Karen Olivo performs the role of the leading lady Satine. Now whenever I think of Satine, I always think of Nicole Kidman, but I love how Olivo has made the role her own by making Satine a stronger woman who wants to have an independent life. You can feel the strength of her character through her voice when singing the score. She also shows the weight on her shoulders by feeling like she has to do everything she can to help save the Moulin Rouge while also fighting an illness and falling in love with Christian.  I love how not only did they keep the iconic entrance Satine does coming down from the ceiling on a swing, but she also does some minor acrobats on the swing.

Danny Burnstein as the director of the club, Harold Zidler. You can truly see there's two sides of Zidler that Burnstein wants the audience to see and know. There's the one who puts on an act for the patrons every day by being flamboyant and extravagant with the shows and then there's the other side of him that those close to him only see. You can see that he really wants to get the Moulin Rouge out of financial debt not just for him, but for the people that work for him so they don't go back to the lives they were living before he found them.

Rounding out the principal casts are Tam Mutu as the Duke, Sahr Ngaujah as Henri de Toulouse-Lautrec, Ricky Rojas as Santiago and Robyn Hurder as Nini. I honestly believe that Ricky Rojas and Robyn Hurder stole the show with their fantastic dancing in the opening number of Act Two. I felt the energy coming off of them, and it was one of those moments I always look for in a show that makes me want to go back to the dance studio and get back to my dance training days.

I want to give a huge shoutout to the ensemble. The amount of energy they have to put through all the dancing eight shows a week is incredible and I honestly believe they don't get enough credit. They really set the tone for the show with the opening number with the can-cans and the interaction with the audience. Along with the ensemble members dancing, there are also four ladies that bring the popular "Lady Marmalade" song to life every single show: Robyn Hurder, Jacqueline B. Arnold, Jeigh Madjus and Erika Hunter (a swing in the show on for the role of Arabia in this performance).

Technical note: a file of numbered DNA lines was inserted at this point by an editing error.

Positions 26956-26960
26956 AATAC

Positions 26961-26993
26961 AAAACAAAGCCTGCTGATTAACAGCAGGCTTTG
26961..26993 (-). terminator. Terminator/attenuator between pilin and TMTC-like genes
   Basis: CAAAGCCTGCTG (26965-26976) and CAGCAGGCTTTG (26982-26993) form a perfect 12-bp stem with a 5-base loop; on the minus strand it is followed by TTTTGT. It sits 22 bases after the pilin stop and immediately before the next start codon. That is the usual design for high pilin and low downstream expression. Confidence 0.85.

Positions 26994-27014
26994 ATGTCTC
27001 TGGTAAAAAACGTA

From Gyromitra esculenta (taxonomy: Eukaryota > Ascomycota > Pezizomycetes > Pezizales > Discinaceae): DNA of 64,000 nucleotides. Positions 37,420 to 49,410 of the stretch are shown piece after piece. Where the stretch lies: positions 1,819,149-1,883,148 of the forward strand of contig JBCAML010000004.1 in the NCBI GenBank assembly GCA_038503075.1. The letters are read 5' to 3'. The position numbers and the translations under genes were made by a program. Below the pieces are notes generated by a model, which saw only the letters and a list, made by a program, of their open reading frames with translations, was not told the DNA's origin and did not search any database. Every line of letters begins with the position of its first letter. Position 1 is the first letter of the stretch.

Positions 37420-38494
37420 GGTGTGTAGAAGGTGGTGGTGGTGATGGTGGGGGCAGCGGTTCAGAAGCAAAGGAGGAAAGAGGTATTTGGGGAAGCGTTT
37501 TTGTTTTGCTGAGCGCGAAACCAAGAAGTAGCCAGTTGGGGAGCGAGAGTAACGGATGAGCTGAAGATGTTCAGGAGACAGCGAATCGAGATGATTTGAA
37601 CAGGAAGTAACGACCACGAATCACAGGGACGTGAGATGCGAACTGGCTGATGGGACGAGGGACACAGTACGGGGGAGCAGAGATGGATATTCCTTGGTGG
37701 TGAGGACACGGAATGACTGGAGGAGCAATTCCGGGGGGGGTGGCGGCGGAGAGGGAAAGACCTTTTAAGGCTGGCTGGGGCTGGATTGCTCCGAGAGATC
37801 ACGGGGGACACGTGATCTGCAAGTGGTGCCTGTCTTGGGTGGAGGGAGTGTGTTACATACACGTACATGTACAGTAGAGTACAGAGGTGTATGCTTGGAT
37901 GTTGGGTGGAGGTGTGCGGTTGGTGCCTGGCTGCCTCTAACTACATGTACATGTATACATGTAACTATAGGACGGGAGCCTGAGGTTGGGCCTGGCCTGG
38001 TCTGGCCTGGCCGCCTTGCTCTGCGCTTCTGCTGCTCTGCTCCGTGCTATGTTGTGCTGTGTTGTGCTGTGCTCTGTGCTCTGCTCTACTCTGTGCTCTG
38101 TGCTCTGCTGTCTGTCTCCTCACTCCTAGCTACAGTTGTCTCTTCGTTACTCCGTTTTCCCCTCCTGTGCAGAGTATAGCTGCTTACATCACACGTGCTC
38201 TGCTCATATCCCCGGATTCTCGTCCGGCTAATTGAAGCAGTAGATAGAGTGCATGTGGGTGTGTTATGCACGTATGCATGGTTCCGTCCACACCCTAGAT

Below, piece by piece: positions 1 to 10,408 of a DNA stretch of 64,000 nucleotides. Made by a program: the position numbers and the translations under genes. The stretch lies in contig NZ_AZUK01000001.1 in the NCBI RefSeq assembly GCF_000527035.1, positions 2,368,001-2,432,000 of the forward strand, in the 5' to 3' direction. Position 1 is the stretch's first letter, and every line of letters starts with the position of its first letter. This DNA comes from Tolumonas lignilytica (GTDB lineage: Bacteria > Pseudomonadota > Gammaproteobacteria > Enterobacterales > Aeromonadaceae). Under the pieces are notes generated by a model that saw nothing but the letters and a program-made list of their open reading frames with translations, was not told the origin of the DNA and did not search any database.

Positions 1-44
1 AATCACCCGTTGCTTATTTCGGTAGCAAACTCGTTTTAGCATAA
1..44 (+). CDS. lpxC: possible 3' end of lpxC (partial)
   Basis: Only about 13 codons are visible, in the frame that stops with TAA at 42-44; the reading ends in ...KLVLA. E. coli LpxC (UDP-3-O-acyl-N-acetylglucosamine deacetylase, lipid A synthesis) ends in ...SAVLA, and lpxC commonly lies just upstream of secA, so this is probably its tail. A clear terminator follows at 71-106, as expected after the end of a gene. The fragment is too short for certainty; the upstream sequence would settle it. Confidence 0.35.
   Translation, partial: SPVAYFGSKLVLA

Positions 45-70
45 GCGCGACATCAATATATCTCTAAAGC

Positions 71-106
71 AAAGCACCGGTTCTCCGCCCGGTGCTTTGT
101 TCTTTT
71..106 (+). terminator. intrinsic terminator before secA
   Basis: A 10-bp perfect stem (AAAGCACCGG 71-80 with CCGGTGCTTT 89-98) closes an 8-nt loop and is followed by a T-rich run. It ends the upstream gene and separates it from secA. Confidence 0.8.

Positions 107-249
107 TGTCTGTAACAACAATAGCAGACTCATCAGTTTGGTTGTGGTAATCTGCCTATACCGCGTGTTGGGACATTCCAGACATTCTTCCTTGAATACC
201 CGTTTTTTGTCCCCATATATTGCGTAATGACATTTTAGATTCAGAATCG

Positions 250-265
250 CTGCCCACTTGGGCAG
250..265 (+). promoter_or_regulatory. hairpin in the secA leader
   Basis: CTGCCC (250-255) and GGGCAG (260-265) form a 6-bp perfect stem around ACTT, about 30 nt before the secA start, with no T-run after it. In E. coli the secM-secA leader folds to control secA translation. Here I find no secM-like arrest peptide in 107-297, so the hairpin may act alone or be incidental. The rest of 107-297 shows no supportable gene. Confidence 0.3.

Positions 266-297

Now you know I love to go through the technical side of the show. The sets, designed by Derek McLane, are incredible. I can't even put into words what they were like. It was amazing the different atmospheres created on the stage and how you can tell the difference between each scene and what the tone of it was. I believe they also used projection on the back for some of it, but I could be wrong. The lighting, designed by Justin Townsend, was show stopping, from the bright lights of the Moulin Rouge to the dark lights of the Bohemian side of Paris. I'm honestly amazed at what lighting designers can do for shows and they honestly deserve more recognition, including those that work the lights backstage for every single show.

However, the real star of the technical side of the show was the choreography and costumes. If I had any say, I would say that Sonya Tayeh will win the Tony Award for best choreography. I really haven't seen a show this technical and advanced with their dancing since Sam Pinkleton's choreography in Natasha, Pierre, and the Great Comet of 1812. And of course Catherine Zuber, a seasoned vet for costume design,  doesn't disappoint with her designs.

For fans of the 2001 movie, you will not be disappointed. I am dying to go back to see it again just to really study the choreography and sets. I'm so excited that my mom wants to see it when she comes up to visit in May. If you can take anything from this show or even this review, just remember there's four things in life to exemplify...

Truth, Beauty, Freedom, and Love.